Please use this identifier to cite or link to this item:
Title: The feasibility of using heart rate variability to detect distress
Authors: Boardman, Anita
Award date: 2003
Presented at: University of Leicester
Abstract: The objective of this work is to look at the feasibility of using heart rate variability analysis as a method of improving discrimination between those fetuses suffering distress and those not.;Heart rate variability analysis was applied to data acquired from rats who had undergone asphyxia for set durations of up to 7 minutes. From analysis in both the time and frequency domain, it was possible to clearly identify the occurrence of the injury. Further correlations were made between these results, pH levels and neurological assessments for the different durations of asphyxia. It was found that during and following the injury, the pH and the heart rate decrease as expected, but the overall change in heart rate variability was much more pronounced. Some interesting results were also found for the shorter durations of asphyxia which will be looked at.;Fetal heart rate data was collected before and during labour in normal patients and variability analysis of the heart rate was performed. The acquisition of heart rate data using Doppler ultrasound is discussed and comparisons made between heart rate data acquired non-invasively using Doppler ultrasound and that acquired invasively using the scalp electrode during labour. It was found that providing the ultrasound signals did not suffer greater from noise, a reasonable comparison of beat-to-heat intervals and the time domain measure of heart rate variability was possible. The application of these results is discussed.;In conclusion, it has been found that it is feasible to detect asphyxial distress in rats using the standard deviation of 30 second intervals of heart beats. It has also been possible to collect fetal heart rate data and perform a similar heart rate variability analysis however further work needs to be undertaken to find out if this is predictive of distress in the fetus during labour.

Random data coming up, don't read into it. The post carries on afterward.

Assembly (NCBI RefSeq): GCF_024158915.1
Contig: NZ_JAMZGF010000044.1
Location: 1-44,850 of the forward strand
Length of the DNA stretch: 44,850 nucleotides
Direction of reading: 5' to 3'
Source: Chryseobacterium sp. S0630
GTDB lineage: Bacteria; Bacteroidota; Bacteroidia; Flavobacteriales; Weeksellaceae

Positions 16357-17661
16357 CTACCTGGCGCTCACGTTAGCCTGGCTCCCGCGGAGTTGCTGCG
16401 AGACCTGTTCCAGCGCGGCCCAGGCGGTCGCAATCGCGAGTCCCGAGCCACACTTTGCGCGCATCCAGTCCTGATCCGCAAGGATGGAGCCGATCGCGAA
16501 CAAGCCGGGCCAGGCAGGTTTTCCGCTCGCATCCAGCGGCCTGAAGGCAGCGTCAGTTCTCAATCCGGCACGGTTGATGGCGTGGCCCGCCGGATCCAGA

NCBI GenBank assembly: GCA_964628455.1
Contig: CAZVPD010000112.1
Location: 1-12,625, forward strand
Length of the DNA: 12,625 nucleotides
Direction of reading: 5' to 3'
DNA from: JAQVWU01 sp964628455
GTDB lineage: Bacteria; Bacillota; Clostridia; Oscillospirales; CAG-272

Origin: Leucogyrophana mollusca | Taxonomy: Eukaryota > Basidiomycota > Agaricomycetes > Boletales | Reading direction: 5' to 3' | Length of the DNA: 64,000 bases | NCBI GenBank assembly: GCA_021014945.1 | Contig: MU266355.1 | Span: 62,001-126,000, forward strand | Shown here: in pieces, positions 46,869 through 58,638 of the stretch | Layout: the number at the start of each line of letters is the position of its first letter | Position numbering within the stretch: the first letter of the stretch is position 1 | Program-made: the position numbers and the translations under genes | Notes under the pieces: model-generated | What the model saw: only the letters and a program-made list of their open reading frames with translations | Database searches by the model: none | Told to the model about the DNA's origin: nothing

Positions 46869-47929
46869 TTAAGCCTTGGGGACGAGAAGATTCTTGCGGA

Type: Thesis
Level: Doctoral
Qualification: PhD
Rights: Copyright © the author. All rights reserved.
Appears in Collections:Theses, Dept. of Engineering
Leicester Theses

Files in This Item:
File Description SizeFormat 
U494034.pdf6.41 MBAdobe PDFView/Open

Items in LRA are protected by copyright, with all rights reserved, unless otherwise indicated.